Procedure Risk vs Frailty in Outcomes for Elderly Emergency General Surgery Patients: Results of a National Analysis

Document Type

Journal Article

Publication Date



Journal of the American College of Surgeons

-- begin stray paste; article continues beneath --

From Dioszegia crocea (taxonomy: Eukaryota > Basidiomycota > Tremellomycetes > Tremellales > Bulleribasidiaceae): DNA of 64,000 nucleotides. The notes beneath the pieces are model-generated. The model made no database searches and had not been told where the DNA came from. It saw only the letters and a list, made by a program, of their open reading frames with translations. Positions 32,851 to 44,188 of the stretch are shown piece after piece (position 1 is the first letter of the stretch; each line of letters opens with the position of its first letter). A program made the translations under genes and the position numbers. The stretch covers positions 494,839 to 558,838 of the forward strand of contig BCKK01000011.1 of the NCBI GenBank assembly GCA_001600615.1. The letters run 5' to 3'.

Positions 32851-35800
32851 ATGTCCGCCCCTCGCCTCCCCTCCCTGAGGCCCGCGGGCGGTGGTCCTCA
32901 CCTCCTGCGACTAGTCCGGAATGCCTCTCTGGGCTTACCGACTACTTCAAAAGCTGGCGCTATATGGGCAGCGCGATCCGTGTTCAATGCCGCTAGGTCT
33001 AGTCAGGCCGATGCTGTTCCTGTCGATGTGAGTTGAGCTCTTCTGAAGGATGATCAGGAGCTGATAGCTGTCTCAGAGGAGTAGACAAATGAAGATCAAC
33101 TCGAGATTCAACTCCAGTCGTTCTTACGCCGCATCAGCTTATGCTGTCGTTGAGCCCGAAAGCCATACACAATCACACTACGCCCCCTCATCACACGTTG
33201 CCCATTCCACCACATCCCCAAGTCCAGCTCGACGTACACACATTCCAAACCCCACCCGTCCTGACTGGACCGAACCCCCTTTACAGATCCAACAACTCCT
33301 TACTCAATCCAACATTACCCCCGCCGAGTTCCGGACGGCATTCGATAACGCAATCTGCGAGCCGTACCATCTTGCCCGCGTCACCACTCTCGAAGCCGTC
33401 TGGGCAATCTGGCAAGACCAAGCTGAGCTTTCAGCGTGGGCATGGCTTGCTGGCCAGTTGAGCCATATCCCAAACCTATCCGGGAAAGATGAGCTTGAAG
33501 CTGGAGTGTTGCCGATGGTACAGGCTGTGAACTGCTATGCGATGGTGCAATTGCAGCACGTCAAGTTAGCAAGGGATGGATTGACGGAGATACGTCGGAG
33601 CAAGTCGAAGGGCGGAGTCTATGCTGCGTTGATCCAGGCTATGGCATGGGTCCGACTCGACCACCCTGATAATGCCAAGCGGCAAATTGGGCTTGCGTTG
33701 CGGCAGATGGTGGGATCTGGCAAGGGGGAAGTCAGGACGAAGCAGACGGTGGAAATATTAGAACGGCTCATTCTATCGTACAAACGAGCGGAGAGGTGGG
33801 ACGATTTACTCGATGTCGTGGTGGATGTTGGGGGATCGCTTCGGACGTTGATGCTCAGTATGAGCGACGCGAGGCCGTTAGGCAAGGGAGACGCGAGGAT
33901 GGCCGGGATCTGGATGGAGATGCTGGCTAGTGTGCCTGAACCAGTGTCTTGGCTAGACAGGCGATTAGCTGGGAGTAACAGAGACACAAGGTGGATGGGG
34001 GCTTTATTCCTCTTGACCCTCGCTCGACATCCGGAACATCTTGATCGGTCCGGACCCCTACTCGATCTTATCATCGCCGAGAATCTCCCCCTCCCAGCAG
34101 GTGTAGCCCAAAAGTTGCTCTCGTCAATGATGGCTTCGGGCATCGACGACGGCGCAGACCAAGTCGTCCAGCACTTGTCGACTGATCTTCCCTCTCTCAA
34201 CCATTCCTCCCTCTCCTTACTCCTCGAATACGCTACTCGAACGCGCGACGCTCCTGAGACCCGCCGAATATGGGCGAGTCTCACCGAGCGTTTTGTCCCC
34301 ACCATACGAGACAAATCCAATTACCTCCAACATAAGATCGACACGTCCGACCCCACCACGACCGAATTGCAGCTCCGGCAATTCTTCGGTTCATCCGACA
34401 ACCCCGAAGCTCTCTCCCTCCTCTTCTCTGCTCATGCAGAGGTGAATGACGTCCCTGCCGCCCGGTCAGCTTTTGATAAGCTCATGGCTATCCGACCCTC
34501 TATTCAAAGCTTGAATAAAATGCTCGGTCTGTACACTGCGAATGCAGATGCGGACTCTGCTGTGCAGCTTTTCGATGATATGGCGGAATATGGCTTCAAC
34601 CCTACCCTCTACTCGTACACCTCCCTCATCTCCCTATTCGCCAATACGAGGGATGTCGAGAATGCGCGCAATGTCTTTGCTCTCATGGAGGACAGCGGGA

BACKGROUND: The direct association between procedure risk and outcomes in elderly emergency general surgery (EGS) patients has not been analyzed. Studies only highlight the importance of frailty. A comprehensive analysis of relevant risk factors and their association with outcomes in elderly EGS patients is lacking. We hypothesized that procedure risk has a stronger association with relevant outcomes in elderly EGS patients compared to frailty. STUDY DESIGN: Elderly patients (age > 65) undergoing emergency general surgery operative procedures were identified in the NSQIP) database (2018 to 2020) and stratified based on the presence of frailty calculated by the Modified 5 Item Frailty Index (mFI-5; mFI 0 Non-Frail, mFI 1-2 Frail, and mFI ≥3 Severely Frail) and based on procedure risk. Multivariable regression models and Receiving Operative Curve (ROC) analysis were used to determine risk factors associated with outcomes. RESULTS: A total of 59,633 elderly EGS patients were classified into non-frail (17,496; 29.3%), frail (39,588; 66.4%), and severely frail (2,549; 4.3%). There were 25,157 patients in the low-risk procedure group and 34,476 in the high-risk group.Frailty and procedure risk were associated with increased mortality, complications, failure to rescue, and readmissions. Differences in outcomes were greater when patients were stratified according to procedure risk compared to frailty stratification alone. Procedure risk had a stronger association with relevant outcomes in elderly EGS patients compared to frailty. CONCLUSIONS: Assessing frailty in the elderly EGS patient population without adjusting for the type of procedure or procedure risk ultimately presents an incomplete representation of how frailty impacts patient-related outcomes.


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